Short Form Storytelling
12:30 p.m. Saturday, Driskill Hotel, Crystal Room
Panelists: Evan Bregman, Head of Original Content, Portal A; Rodrigo Garcia, writer/director of “Last Days in the Desert,” “Mother and Child” and “Nine Lives”; director of “Albert Nobbs”; executive producer of “In Treatment.” Julie Howe, executive producer/writer/co-creator of “The Adventures of Catty Wompus.” Craig Comstock, co-creator/producer/director of “The Adventures of Catty Wompus.”
Moderator: Linnea Toney
In short: The moderator and panelists discussed short form story-telling, specifically as it relates to web series and other forms of online distribution. Discussions included defining the term, distribution, project selection, ancillary efforts, finding an audience, and how to achieve growth and longevity. Panelists talked about short-form projects they’re working on including children’s series, reality programming and Spanish language efforts.
Highlights: The panelists agreed that “short-form” is kind of a loose term — content should be as short or long as necessary in order to be entertaining. There are so many outlets for distribution now that creators should focus on content first, then paper the distribution landscape and see what sticks. Howe noted that having a potential revenue stream in terms of ancillary product licensing, etc. could make a project more appealing to distributors.
Garcia contends that it is a great time to be creating quality content, since there is so much out there but “most content is still bad.” There is a voracious appetite, he said, for quality content.
In terms of choosing which content to produce, Bregman said there is no substitute for “having an idea that prevents you from sleeping because you can’t stop thinking about it.” He called the Internet the world’s largest research group and testing ground. Comparing Internet creation content to adding something to a game, he said content producers should “try to think how we can tap into interaction already happening between people.”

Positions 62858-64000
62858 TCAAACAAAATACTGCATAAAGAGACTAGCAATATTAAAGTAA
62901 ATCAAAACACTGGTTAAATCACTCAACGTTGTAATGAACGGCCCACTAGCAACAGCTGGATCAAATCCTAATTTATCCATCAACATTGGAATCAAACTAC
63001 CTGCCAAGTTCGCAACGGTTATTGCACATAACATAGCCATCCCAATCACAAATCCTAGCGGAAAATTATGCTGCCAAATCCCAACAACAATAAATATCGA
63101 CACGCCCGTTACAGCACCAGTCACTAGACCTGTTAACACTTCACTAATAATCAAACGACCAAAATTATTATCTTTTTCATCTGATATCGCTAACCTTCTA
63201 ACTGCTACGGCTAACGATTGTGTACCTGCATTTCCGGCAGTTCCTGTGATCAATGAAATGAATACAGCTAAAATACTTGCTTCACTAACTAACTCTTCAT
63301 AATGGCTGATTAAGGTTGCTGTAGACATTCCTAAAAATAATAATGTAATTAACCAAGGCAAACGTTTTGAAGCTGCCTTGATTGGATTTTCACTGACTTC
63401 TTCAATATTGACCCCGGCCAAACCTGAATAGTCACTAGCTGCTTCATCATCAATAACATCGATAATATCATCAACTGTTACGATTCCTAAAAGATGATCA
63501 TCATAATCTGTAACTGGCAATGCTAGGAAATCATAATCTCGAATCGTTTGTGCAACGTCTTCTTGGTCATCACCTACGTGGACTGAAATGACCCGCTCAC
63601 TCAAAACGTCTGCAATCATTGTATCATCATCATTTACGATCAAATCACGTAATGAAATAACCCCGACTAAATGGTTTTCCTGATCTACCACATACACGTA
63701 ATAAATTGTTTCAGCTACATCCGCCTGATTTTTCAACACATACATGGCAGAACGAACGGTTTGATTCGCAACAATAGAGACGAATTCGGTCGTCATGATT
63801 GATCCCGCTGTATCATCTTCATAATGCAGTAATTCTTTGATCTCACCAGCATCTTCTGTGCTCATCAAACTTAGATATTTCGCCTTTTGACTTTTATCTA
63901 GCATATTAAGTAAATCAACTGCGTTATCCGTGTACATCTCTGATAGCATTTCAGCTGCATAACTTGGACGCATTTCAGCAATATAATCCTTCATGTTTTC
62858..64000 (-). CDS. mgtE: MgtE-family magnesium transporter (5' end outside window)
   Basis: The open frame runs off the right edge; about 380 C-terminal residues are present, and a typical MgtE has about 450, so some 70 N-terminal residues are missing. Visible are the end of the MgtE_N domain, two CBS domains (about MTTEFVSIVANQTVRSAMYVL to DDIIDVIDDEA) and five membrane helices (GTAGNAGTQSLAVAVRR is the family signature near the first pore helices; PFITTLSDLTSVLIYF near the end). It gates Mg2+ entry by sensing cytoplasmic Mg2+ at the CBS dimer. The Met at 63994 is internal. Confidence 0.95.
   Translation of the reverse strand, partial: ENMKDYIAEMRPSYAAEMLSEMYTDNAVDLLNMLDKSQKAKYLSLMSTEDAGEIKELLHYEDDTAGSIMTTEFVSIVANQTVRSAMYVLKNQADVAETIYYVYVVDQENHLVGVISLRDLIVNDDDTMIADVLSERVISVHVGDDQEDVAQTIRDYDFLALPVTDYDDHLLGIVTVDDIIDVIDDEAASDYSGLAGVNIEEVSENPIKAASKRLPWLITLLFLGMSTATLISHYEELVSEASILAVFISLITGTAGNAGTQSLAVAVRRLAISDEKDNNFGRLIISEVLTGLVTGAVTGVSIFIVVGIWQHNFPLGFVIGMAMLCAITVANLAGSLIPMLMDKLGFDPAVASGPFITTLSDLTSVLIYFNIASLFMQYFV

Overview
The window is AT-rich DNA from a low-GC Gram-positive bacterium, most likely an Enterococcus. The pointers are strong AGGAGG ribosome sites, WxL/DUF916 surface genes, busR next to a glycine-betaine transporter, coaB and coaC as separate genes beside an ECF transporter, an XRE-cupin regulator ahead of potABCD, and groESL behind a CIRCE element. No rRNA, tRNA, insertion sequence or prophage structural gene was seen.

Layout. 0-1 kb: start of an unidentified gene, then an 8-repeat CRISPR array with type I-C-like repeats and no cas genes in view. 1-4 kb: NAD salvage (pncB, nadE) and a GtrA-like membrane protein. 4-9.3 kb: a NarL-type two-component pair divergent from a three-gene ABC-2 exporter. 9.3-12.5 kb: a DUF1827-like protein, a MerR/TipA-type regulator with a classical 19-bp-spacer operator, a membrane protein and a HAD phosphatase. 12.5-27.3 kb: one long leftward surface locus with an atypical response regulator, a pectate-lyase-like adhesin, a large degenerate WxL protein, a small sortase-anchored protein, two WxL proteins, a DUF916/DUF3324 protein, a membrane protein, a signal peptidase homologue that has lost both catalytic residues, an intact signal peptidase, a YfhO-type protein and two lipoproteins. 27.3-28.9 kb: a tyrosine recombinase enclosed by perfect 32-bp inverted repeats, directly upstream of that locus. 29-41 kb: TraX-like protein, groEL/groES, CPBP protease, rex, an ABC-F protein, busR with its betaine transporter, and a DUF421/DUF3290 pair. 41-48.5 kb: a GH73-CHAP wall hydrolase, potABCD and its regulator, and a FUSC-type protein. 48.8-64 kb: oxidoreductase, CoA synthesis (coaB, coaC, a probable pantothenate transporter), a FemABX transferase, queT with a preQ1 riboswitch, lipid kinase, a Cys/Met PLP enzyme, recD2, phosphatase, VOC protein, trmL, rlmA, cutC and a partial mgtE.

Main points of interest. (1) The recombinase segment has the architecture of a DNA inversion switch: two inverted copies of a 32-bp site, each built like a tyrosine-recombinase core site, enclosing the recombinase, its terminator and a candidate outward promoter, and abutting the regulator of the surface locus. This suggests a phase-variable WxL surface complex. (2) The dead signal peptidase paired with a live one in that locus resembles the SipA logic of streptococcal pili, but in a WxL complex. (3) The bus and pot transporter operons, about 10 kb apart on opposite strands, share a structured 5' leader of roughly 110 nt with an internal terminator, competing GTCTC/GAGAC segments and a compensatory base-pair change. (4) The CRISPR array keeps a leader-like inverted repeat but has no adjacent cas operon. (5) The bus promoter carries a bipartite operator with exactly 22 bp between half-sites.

Garcia said that, generally, money has to be spent to fins an audience, mocking the mentality that says, “Go make me a viral video.” He pointed out that we are beginning to see billboards advertising YouTube, “which sounds so 19th century.” Bergman agreed that online outlets are starting to realize power and necessity of tradition advertising. he noted that Netflix erected a massive, 10-story picture of “House of Cards” character Frank Underwood sitting like Lincoln right in the heart of Hollywood.
As far as getting viewers for independent projects, the panelists suggested that it’s mostly a matter of hustle: knocking on doors; emailing everyone you know; posting on every blog you can think of; and asking your friends, your parents, and your friends’ parents do the same.
Quotes: “Stay grounded, keep focused, work hard. Everything happens for a reason.” — Comstock
“People don’t take short form content seriously enough when they are writing it.” — Garcia
“Put a link that says ‘if you do not click, we will unleash a virus on this computer.’ ” — Howe
“At end of day, make great big show you’re proud of that says something.” — Bregman
“Naked underwater basketweaving enthusiasts — they’re on internet and gathering around a shared passion.” — Bregman